Skip to main content

Welcome to the new NC3Rs site, find out more about the changes and improvements we have made.

NC3Rs: National Centre for the Replacement Refinement & Reduction of Animals in Research
Guidance

Blood sampling: Pig

Approaches for sampling blood in the pig, covering non-surgical and surgical techniques.

Saphenous cannulation (surgical)

Technique

Cannulation of the saphenous veins of pigs is suitable for repeat sampling of small volumes (<2 ml). The technique can be used as an alternative to repeat sampling of the ear veins of minipigs which are small and can collapse if too much vacuum is applied when withdrawing the sample. Cannulation can also be used to administer as well as withdraw fluids.

The pig needs to be restrained for sampling and this can be stressful. Stress can be minimised by training the animal to cooperate with the procedure and by conducting it in a quiet environment. Pigs are intelligent animals and will remember receiving a reward (e.g. food treat) after the procedure, which can make them easier to handle on subsequent occasions. Positive reinforcement training should be used where possible for all procedures from weighing to procedural work to minimise stress to technician and pig.

For cannulation surgery, pigs need to be anaesthetized. Fasting of the pig is required before anaesthesia, and removal of the bedding overnight is recommended as pigs may consume bedding if hungry. To provide warmth to compensate for the removal of the bedding, heat lamps may be provided. Stress can be minimised by training the animal to accept the anaesthetic mask or face cone (and any restraint or lifting).

This technique should be carried out aseptically, with the hind legs clipped and cleaned around the area to be cannulated. The hind legs should be warmed in order to dilate the vessel. A glove filled with warm water and tied off can be used as a simple means to dilate the vessel. A tourniquet can also be used also to help dilate the vessel.

VeinViewer® or similar product may also be used. This piece of equipment uses near-infrared light (which is absorbed by blood and reflected by surrounding tissue) to show the position of the veins to aid good placement of the cannula. (Note this tool is only useful for shallow veins as the light it emits has penetration depth of 1.5mm).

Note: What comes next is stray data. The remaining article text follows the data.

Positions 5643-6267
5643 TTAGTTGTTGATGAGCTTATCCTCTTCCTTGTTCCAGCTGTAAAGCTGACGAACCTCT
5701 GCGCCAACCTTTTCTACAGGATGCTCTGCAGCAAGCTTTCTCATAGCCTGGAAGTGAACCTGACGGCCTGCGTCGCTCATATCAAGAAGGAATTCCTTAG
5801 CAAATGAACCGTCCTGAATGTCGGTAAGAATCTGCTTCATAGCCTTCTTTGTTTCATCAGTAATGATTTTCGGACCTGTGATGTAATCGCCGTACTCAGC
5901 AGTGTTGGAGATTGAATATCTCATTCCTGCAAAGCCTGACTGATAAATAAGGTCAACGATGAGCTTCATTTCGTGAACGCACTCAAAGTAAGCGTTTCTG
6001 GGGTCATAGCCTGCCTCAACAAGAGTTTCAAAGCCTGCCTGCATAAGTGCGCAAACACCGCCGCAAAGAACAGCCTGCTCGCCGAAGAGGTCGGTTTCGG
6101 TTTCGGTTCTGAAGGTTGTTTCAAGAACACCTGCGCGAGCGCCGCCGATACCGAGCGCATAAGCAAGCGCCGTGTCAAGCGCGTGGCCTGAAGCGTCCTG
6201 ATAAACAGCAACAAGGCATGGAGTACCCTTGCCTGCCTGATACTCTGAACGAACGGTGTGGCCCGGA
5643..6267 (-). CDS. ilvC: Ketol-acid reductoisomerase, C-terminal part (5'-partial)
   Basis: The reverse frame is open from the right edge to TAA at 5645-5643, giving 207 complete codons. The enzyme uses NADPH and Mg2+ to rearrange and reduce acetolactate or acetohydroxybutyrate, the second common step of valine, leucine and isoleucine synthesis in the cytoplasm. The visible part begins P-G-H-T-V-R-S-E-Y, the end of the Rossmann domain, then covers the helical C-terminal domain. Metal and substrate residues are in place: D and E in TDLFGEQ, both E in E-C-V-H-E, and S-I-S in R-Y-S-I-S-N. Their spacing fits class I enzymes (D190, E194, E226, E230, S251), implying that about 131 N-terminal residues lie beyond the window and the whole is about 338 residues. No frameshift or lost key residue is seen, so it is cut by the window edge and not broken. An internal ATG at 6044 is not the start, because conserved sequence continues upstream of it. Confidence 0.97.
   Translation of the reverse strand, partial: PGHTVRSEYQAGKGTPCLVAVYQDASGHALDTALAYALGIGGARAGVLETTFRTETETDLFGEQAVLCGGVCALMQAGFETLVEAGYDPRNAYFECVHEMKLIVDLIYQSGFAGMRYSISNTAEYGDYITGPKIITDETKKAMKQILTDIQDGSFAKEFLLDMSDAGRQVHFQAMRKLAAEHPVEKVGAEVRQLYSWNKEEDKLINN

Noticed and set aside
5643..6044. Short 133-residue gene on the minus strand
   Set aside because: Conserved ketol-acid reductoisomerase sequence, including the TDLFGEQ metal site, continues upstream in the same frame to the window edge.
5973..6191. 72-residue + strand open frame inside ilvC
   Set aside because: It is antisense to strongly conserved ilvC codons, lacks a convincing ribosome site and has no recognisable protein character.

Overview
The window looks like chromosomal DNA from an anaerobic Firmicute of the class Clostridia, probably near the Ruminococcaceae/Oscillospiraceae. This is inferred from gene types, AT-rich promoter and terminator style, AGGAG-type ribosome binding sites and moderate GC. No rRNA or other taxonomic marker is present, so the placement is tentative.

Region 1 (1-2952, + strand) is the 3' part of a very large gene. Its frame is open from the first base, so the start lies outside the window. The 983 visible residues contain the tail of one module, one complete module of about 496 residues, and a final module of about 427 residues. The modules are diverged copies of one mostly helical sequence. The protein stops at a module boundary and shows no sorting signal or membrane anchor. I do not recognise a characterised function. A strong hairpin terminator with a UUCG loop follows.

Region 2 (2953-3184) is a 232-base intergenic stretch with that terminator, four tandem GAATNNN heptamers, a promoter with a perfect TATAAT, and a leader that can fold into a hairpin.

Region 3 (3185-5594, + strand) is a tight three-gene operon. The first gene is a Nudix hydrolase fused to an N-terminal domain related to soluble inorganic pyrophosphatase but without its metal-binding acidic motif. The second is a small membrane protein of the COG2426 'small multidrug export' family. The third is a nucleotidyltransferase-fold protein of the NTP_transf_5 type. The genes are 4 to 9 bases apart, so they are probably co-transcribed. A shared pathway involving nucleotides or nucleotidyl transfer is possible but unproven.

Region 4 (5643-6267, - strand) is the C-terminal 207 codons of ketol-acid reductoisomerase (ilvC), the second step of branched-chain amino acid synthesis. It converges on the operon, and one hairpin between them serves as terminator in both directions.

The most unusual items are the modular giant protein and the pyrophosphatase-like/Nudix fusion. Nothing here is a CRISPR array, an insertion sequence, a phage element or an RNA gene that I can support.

The vein is occluded below the area of insertion of the cannula. A small incision is made with a scalpel above the vein, this aids in placing of the cannula as pig skin is very tough and the cannula can be damaged (kinked) without this. The cannula is slid up the vein until blood is seen within the cannula. At this point, the guide needle should be withdrawn carefully and the cannula can then be positioned in the vessel without damaging it. The cannula is then capped and 200µl of lock solution (e.g. heparin) administered into the cannula to maintain patency. The cannula can then be secured in place with adhesive tape. The pig can then be recovered in home pen or sling. 

All subsequent blood samples can be taken from the cannula, and patency maintained with the administration of locking solution each time a sample is taken. Pigs can be trained to sit in slings for sampling or gently restrained. The cannula should be checked after sampling before the animal is returned to its pen and during routine checks.

Multiple samples may be collected, taking into account project licence and sample volume limits. 

Summary

Consideration Recommendation

Number of samples

Multiple in any 24-hour period.

Sample volume

1 - 3 ml, depending on the size of the pig.

Equipment

18G cannula

Staff resource

Resource requirements will vary depending on the size of the animal and the amount of training and handling received. A minimum of two people will be needed to restrain the pig, anaesthetize, cannulate and take the blood sample. 

Adverse effects

  • Bruising
  • Haemorrhage
  • Infection
  • Cannula failure

Other

Pigs should be trained to cooperate with blood sampling in order to minimise stress. A reward (e.g. food treat) should be given, where possible, after the procedure.

Resources and references

References

  1. Ettrup KS et al. (2011). Basic surgical techniques in the Göttingen minipig: Intubation, bladder catheterization, femoral vessel catheterization, and transcardial perfusion. Journal of Visualized Experiments: JoVE (52): 2652. doi: 10.3791/2652